How to Host a Virtual Craft Night for Your Class
By James Cross, 4th Grade Teacher, Rocketship Nashville Northeast Elementary
I’m just going to be vulnerable and name that I am the teacher who usually forgets to plan the seasonal lesson and craft. As a former kindergarten teacher, I know how special these days are to students, especially young learners, but man it can be hard to remember to prep everything. I knew that this year was going to be a challenge given we are still 100% virtual learning at my school, but I was determined to not let this be forgotten.
A virtual craft night meant that families would get to feel a sense of normalcy amidst this non-traditional year- and that’s important. To make this night a reality, I planned the craft, organized the supplies, communicated with families, and prepared for the night. My process went a little like this:
Step 1: Pick the Craft
I knew I needed to select a craft that would be inclusive of all families and cultures. I also wanted a sense of the winter season mixed with a bit of mystery. I decided on two different crafts. Each student would get a craft bag that either contained the supplies for a snowman or a penguin craft. I was prepared to find instructions for a craft online, but I lucked out because Michaels was having a sale on craft kits. We were able to curbside pick up all the supplies we needed at an affordable price. I also decided to purchase a bonus ornament craft for each bag. This meant that each bag would have two craft kits in them.
Step 2: Organize the Supplies
This was probably the easiest and hardest part of the process. I had all of the supplies, but I needed them to be ready for a quick and efficient pickup. With social distancing in mind, I sorted all the supplies into individual craft bags for each student. I put all the supplies in and included a bonus craft in each. I finished them off with a staple so it would be a surprise as to which craft they received. My school serves about 500 students. I knew not all students would participate so I started with about 150 bags.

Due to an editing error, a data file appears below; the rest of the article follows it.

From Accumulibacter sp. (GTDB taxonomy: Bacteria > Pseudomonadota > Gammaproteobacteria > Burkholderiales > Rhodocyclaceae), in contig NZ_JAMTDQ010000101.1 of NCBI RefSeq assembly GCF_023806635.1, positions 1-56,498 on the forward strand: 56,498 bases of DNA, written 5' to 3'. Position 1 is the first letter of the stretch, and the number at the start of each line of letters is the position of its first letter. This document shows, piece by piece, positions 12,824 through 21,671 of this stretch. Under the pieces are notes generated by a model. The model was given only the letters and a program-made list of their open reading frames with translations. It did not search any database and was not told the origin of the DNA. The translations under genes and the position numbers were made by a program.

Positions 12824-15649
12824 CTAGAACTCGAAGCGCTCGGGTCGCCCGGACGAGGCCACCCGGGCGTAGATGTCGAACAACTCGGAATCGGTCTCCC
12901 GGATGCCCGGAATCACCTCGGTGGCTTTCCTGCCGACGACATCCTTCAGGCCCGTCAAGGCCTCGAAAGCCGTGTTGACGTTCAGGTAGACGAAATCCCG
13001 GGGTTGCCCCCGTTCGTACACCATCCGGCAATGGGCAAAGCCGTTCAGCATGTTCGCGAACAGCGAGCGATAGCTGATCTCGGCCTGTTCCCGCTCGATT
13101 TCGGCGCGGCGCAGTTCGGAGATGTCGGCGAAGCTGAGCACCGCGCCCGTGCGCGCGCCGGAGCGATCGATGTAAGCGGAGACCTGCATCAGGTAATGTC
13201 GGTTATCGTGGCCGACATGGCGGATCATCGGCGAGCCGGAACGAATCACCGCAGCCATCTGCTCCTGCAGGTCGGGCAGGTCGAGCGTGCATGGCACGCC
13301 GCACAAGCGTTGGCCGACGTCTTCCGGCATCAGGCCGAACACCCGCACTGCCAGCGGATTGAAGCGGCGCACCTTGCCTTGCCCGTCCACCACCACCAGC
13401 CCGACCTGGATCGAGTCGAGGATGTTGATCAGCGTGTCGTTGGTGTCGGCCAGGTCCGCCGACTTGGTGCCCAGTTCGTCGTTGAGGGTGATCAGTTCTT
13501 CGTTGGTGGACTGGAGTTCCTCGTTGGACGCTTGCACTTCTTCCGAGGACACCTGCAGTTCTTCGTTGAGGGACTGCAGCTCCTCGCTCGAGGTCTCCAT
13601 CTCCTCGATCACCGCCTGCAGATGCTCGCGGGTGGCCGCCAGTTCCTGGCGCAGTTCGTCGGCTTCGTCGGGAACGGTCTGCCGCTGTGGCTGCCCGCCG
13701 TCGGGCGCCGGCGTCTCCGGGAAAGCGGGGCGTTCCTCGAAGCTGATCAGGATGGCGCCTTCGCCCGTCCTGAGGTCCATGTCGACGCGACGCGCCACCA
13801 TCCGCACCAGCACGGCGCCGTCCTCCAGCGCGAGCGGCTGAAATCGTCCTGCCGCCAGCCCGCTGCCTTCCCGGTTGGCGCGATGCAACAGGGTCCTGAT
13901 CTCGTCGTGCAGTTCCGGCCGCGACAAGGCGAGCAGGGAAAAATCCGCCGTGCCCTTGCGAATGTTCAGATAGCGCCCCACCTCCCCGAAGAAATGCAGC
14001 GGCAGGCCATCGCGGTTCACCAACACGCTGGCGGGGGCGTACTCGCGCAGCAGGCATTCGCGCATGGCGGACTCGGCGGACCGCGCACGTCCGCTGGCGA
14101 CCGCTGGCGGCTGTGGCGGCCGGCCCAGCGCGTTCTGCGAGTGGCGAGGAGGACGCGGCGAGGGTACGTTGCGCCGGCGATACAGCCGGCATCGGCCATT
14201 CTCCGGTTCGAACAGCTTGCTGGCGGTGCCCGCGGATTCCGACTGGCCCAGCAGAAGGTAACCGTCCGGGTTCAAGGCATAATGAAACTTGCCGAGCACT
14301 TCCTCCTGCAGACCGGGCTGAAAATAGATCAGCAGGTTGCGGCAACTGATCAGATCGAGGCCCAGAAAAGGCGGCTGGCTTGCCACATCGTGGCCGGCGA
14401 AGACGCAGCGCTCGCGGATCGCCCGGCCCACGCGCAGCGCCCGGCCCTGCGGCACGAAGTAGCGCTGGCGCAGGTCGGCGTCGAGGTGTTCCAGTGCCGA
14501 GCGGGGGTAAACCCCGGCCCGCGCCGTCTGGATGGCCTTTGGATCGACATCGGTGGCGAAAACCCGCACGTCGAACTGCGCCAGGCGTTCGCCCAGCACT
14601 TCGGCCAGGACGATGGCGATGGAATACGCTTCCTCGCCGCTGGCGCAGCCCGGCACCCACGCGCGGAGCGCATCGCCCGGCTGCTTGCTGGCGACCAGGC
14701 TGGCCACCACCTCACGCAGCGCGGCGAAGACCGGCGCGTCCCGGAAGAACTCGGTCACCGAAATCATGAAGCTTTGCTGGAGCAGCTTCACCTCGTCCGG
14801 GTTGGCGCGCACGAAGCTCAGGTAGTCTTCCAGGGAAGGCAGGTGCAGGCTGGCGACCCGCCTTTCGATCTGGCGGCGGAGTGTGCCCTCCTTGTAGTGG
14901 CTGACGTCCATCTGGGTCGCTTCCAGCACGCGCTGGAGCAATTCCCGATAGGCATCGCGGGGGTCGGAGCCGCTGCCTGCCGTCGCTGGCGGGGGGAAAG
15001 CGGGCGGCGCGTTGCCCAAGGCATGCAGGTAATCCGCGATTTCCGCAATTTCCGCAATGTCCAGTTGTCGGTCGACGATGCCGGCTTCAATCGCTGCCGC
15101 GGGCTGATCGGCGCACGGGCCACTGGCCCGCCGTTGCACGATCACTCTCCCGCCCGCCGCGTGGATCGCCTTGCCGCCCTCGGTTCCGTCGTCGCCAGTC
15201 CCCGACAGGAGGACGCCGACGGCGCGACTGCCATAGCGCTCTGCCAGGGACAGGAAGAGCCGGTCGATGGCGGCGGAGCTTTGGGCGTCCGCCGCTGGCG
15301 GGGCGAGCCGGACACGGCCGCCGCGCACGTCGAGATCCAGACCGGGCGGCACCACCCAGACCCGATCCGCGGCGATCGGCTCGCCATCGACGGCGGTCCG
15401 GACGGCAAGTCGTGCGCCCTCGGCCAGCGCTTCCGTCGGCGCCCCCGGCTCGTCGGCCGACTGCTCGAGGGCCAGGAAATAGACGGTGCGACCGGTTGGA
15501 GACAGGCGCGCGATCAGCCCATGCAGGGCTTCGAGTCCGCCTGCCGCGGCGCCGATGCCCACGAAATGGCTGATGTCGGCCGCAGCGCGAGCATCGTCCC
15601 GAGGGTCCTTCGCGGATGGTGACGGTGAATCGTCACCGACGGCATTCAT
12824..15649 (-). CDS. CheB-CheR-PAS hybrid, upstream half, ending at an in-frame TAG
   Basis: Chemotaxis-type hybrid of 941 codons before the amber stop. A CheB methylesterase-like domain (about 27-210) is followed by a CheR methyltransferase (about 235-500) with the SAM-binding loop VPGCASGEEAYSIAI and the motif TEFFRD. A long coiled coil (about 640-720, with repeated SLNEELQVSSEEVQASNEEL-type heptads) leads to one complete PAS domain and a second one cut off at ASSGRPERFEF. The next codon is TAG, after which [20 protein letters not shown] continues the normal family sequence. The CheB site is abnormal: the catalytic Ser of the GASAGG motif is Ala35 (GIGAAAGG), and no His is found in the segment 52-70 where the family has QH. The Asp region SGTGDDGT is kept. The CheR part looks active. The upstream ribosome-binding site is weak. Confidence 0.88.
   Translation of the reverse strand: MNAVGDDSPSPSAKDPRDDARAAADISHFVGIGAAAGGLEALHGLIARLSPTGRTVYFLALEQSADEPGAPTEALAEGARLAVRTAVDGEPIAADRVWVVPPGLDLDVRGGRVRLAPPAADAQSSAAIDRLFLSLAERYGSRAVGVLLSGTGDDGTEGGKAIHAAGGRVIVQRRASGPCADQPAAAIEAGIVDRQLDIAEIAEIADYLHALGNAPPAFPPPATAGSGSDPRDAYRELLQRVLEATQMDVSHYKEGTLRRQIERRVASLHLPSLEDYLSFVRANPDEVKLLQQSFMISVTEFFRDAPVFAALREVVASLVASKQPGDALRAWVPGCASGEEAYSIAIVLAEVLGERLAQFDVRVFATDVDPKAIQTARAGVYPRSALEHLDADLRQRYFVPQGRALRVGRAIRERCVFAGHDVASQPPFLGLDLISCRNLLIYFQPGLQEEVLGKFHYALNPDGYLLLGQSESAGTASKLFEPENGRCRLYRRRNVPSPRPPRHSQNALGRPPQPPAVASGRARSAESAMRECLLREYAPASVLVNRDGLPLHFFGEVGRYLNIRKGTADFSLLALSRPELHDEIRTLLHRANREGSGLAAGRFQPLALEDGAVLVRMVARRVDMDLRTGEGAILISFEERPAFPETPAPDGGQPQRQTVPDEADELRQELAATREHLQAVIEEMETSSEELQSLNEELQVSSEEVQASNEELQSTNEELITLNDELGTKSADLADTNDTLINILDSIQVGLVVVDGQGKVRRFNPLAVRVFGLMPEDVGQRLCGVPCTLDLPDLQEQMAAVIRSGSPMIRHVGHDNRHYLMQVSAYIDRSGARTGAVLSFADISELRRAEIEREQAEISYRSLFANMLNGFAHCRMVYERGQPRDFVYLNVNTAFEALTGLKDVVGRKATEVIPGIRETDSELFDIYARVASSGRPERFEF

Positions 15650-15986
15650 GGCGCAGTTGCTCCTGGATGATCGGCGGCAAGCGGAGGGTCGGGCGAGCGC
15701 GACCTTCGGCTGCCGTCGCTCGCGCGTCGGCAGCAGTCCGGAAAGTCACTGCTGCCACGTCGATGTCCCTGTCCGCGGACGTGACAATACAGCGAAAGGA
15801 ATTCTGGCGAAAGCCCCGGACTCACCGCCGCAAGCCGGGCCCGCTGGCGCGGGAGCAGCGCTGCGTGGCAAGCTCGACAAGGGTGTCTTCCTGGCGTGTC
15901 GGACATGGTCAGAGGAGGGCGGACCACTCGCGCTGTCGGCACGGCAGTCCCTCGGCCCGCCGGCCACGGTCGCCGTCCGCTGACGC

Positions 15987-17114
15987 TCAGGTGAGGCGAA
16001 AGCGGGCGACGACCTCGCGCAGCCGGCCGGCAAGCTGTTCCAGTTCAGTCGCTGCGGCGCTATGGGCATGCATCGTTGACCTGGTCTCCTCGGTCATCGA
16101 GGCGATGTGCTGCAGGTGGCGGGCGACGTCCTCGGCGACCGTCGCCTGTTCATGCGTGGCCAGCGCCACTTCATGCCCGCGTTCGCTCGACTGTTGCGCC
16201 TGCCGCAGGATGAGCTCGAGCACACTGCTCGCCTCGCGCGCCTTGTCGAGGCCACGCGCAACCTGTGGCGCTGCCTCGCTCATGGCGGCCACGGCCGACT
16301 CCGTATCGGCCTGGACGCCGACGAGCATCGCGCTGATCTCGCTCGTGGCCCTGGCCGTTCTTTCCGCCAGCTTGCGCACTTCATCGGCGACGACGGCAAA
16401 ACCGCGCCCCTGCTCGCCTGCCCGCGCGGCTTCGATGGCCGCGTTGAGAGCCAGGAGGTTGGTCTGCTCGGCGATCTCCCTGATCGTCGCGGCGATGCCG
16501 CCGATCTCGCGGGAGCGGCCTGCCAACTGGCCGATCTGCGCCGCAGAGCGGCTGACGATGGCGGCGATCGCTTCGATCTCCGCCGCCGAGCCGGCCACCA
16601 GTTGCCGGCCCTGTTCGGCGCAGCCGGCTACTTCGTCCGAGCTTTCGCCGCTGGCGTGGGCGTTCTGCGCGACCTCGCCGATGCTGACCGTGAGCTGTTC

Step 3: Communicate with Families
I knew that I needed to get the message out to families so they would have ample time to stop by the school to grab their bags. I posted a flyer in our school Facebook group and pumped it up there as best I could. I also asked teachers to pass along the information to their classes. I also went live on Facebook while distributing bags to boost interest. With the help of my school’s operations team, we passed out bags to every family that came to the school to pick one up. On the day of the event, we passed out every last craft bag!
Step 4: Enjoy the Night Of
I was truly looking forward to this night. It was going to be an opportunity to have a joyful evening with families across the entire school. Families logged into the Zoom call and we led them through each craft. Students were able to show off their final products and encourage each other. After the event families posted pictures of their craft on our Facebook group.
Seeing students getting messy with glue and felt brought a lot of joy to my heart. This event wasn’t anything extraordinary, but it felt right. Family relationships are so important and my next plan is to host another family night this month. I’m thinking something trivia. Kahoot might just make this new year hoot!
Published on January 19, 2021
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